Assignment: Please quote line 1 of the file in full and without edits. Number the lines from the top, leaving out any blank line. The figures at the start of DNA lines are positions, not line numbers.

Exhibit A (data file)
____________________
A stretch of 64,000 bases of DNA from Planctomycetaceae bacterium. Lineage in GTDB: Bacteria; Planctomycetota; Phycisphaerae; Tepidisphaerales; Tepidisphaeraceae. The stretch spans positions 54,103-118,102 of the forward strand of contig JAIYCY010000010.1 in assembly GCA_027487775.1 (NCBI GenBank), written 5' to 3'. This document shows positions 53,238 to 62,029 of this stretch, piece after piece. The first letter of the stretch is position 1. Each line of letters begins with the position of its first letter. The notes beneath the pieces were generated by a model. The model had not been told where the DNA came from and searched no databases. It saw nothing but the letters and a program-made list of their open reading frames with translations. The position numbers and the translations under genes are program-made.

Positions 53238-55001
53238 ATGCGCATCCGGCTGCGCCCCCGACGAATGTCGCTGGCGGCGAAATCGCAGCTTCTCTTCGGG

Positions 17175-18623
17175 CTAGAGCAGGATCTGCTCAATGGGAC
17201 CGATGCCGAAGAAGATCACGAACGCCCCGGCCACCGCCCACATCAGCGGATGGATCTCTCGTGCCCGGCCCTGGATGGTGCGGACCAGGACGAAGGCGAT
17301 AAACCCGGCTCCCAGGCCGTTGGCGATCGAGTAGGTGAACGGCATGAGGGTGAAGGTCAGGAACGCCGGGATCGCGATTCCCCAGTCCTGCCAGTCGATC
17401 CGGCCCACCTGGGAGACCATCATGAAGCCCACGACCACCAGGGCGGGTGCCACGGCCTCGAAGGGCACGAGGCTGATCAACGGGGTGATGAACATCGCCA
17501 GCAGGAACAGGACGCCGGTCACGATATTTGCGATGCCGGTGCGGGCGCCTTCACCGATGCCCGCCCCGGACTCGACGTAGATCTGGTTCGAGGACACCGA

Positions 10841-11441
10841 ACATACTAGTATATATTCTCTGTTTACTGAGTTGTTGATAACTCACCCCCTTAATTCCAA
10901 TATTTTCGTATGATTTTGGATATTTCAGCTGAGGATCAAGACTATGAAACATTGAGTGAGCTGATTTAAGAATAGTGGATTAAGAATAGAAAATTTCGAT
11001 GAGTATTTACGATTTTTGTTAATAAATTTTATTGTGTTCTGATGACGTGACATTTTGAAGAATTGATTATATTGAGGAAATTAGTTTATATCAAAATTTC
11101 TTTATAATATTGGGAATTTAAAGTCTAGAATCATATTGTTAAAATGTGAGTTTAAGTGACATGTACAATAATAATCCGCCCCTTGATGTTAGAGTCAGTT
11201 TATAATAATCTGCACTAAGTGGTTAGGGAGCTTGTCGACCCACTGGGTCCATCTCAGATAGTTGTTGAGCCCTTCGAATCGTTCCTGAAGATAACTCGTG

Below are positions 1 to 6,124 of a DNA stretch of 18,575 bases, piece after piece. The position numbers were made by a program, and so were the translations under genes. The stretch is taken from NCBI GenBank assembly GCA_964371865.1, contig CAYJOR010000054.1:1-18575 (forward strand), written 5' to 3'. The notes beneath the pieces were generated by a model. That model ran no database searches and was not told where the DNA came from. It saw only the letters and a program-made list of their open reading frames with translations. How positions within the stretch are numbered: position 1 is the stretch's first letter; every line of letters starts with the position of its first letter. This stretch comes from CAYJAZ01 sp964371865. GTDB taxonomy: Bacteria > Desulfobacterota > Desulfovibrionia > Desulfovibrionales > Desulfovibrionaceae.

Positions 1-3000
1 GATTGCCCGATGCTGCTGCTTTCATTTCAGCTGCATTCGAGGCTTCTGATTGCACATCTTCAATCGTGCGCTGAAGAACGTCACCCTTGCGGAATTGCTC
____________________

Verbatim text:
A stretch of 64,000 bases of DNA from Planctomycetaceae bacterium. Lineage in GTDB: Bacteria; Planctomycetota; Phycisphaerae; Tepidisphaerales; Tepidisphaeraceae. The stretch spans positions 54,103-118,102 of the forward strand of contig JAIYCY010000010.1 in assembly GCA_027487775.1 (NCBI GenBank), written 5' to 3'. This document shows positions 53,238 to 62,029 of this stretch, piece after piece. The first letter of the stretch is position 1. Each line of letters begins with the position of its first letter. The notes beneath the pieces were generated by a model. The model had not been told where the DNA came from and searched no databases. It saw nothing but the letters and a program-made list of their open reading frames with translations. The position numbers and the translations under genes are program-made.